Volume 534 Number 7606



Humanity’s forgotten family p.151

Hominin fossils discovered near the site of the 'hobbit' Homo floresiensis provide yet more evidence that the human lineage is more diverse than was ever imagined.

doi: 10.1038/534151a


Second chances p.152

The line between compliance and misconduct is finer than you might think.

doi: 10.1038/534152b


Energy hit p.152

Germany’s decision to slow the expansion of green-energy production is a reasonable move.

doi: 10.1038/534152a



Massive ocean-observing project launches — despite turmoil p.159

Network of deep-water observatories streams data in real time.

doi: 10.1038/534159a


Fairer way to distribute last-ditch drugs gets real-world trial p.160

With drug companies’ policies hard to decipher, frustrated patients often resort to social-media campaigns and other public appeals.

doi: 10.1038/534160a


Peru’s gold rush prompts public-health emergency p.162

Gold-mining boom in southeastern Amazon is driving high levels of mercury contamination.

doi: 10.1038/nature.2016.19999

米国の科学者たちが、ヒトの全ゲノムを一から合成しようという大胆な計画「Human Genome Project — Write」を発表。

Plan to synthesize human genome triggers mixed response p.163

Some admire project's ambition; others say that it hasn't justified its aims.

doi: 10.1038/nature.2016.20028


UK government slammed for losing track of its own research p.164

Government can't say how many policy studies it paid for or published, report reveals.

doi: 10.1038/nature.2016.20022


‘Hobbit’ relatives found after ten-year hunt p.164

Jaw and teeth discovered in Indonesia are triumph for team that almost gave up hope.

doi: 10.1038/534164a

News Features


Can Delhi save itself from its toxic air? p.166


doi: 10.1038/534166a


The man who can map the chemicals all over your body p.170

カリフォルニア大学サンディエゴ校のPieter Dorresteinは、質量分析法を用いて、化学物質の分布から微生物の存在や関係を精密に描き出そうとしている。

doi: 10.1038/534170a

News & Views


Host-microbe interaction: Rules of the game for microbiota p.182


doi: 10.1038/534182a


Geochemistry: Hydrogen and oxygen in the deep Earth p.183


doi: 10.1038/534183a


Evolutionary biology: To mimicry and back again p.184


doi: 10.1038/nature18441


Physiology: Microbial signals to the brain control weight p.185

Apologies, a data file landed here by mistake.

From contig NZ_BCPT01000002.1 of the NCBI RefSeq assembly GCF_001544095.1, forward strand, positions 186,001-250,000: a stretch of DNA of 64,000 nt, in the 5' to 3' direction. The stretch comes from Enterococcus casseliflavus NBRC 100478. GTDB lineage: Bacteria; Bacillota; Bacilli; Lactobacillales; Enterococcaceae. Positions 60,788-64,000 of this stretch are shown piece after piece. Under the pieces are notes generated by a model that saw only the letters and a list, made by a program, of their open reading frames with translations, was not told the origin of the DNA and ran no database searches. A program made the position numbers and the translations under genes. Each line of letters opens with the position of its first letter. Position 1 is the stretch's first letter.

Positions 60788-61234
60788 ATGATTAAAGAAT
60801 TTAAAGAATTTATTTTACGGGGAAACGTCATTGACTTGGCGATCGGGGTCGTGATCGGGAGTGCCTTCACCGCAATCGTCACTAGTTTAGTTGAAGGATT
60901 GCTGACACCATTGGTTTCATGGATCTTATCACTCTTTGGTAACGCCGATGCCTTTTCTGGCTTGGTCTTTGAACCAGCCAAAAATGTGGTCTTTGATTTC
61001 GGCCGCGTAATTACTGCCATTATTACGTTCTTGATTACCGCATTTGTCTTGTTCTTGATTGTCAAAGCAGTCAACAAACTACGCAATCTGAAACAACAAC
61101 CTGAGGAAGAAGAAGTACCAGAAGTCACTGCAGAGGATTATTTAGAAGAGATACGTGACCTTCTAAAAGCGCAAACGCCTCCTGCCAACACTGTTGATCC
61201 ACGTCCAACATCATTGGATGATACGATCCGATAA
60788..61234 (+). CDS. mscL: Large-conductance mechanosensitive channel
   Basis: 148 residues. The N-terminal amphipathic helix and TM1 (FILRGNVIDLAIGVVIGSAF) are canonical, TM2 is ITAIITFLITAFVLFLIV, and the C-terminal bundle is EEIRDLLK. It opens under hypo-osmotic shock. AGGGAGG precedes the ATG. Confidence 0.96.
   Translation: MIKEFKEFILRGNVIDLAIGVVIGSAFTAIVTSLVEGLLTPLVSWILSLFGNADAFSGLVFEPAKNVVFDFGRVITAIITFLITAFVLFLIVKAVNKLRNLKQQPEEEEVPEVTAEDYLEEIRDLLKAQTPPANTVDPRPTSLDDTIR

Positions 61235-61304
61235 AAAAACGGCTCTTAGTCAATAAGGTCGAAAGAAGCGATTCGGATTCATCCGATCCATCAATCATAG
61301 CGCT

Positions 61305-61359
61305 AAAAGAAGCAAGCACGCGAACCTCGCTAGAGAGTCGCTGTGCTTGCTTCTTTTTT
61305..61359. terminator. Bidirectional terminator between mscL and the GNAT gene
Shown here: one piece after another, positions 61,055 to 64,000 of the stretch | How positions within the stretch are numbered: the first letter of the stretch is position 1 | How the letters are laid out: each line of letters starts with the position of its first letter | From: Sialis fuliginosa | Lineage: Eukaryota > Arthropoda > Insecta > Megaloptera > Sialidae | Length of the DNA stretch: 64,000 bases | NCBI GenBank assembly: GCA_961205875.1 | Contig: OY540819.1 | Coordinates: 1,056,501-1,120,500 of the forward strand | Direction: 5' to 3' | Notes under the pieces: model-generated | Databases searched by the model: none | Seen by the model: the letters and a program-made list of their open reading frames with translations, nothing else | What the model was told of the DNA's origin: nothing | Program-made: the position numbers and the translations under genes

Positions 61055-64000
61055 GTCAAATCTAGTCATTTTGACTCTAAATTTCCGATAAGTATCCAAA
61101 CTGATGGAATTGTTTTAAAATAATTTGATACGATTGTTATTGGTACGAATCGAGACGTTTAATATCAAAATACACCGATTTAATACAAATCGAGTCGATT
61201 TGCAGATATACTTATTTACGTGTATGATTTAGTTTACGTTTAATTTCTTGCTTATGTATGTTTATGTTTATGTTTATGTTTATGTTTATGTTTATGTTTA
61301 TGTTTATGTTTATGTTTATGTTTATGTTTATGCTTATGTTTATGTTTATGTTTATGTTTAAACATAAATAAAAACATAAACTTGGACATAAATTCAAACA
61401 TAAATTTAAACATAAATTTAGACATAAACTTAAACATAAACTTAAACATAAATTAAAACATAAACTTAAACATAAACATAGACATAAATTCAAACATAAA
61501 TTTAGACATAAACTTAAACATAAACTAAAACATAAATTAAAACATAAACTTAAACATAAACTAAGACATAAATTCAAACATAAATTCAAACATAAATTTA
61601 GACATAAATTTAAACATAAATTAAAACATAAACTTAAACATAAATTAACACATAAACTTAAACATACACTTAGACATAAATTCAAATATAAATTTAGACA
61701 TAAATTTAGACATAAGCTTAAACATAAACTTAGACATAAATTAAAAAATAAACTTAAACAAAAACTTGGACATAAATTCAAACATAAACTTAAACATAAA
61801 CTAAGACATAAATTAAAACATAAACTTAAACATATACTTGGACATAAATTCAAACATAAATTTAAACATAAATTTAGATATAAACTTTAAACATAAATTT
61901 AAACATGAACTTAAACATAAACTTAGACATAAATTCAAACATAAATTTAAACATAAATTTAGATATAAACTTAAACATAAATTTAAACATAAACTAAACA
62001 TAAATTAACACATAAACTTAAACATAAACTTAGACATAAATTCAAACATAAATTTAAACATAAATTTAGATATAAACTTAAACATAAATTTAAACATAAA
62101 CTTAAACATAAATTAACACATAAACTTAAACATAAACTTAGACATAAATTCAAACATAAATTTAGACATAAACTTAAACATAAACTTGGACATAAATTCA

doi: 10.1038/534185a


Chemistry: No turning back for motorized molecules p.187


doi: 10.1038/534187a


Palaeoanthropology: The dawn of Homo floresiensis p.188

小型のヒト族であるフローレス原人(Homo floresiensis)は、インドネシアのフローレス島に少なくとも70万年前には生息していたことが、新たに見つかった化石によって実証された。これは、もっと大型のホモ・エレクトスからの小型化が迅速に進行したことを示しているのかもしれない。

doi: 10.1038/534188a



Accounting for reciprocal host–microbiome interactions in experimental science p.191

This work highlights the critical challenges in experimental design and interpretation due to important combinatorial effects of host and microbial genes, and calls for the development of minimal reporting requirements to improve the interpretation and reproducibility of experimental biology.

doi: 10.1038/nature18285



The genetic history of Ice Age Europe p.200

Analysis of ancient genomic data of 51 humans from Eurasia dating from 45,000 to 7,000 years ago provides insight into the population history of pre-Neolithic Europe and support for recurring migration and population turnover in Europe during this period.

doi: 10.1038/nature17993


Midbrain circuits for defensive behaviour p.206

A combination of optogenetic, electrophysiological and neuroanatomical tracing methods defines midbrain periaqueductal grey circuits for specific defensive behaviours.

doi: 10.1038/nature17996


Acetate mediates a microbiome–brain–β-cell axis to promote metabolic syndrome p.213

Increased acetate production by an altered gut microbiota in rats fed a high-fat diet activates the parasympathetic nervous system, which in turn promotes increased insulin secretion, increased food intake, obesity and related changes.

doi: 10.1038/nature18309



Cold, clumpy accretion onto an active supermassive black hole p.218

The so-called accretion flow that powers the growth of supermassive black holes in galaxy centres is assumed to be dominated by a smooth, steady flow of very hot plasma, but now observations instead reveal a clumpy accretion of very cold molecular clouds onto a supermassive black hole in the nucleus of a nearby giant elliptical galaxy.

doi: 10.1038/nature17969


Digitized adiabatic quantum computing with a superconducting circuit p.222

A digitized approach to adiabatic quantum computing, combining the generality of the adiabatic algorithm with the universality of the digital method, is implemented using a superconducting circuit to find the ground states of arbitrary Hamiltonians.

doi: 10.1038/nature17658


Metastable high-entropy dual-phase alloys overcome the strength–ductility trade-off p.227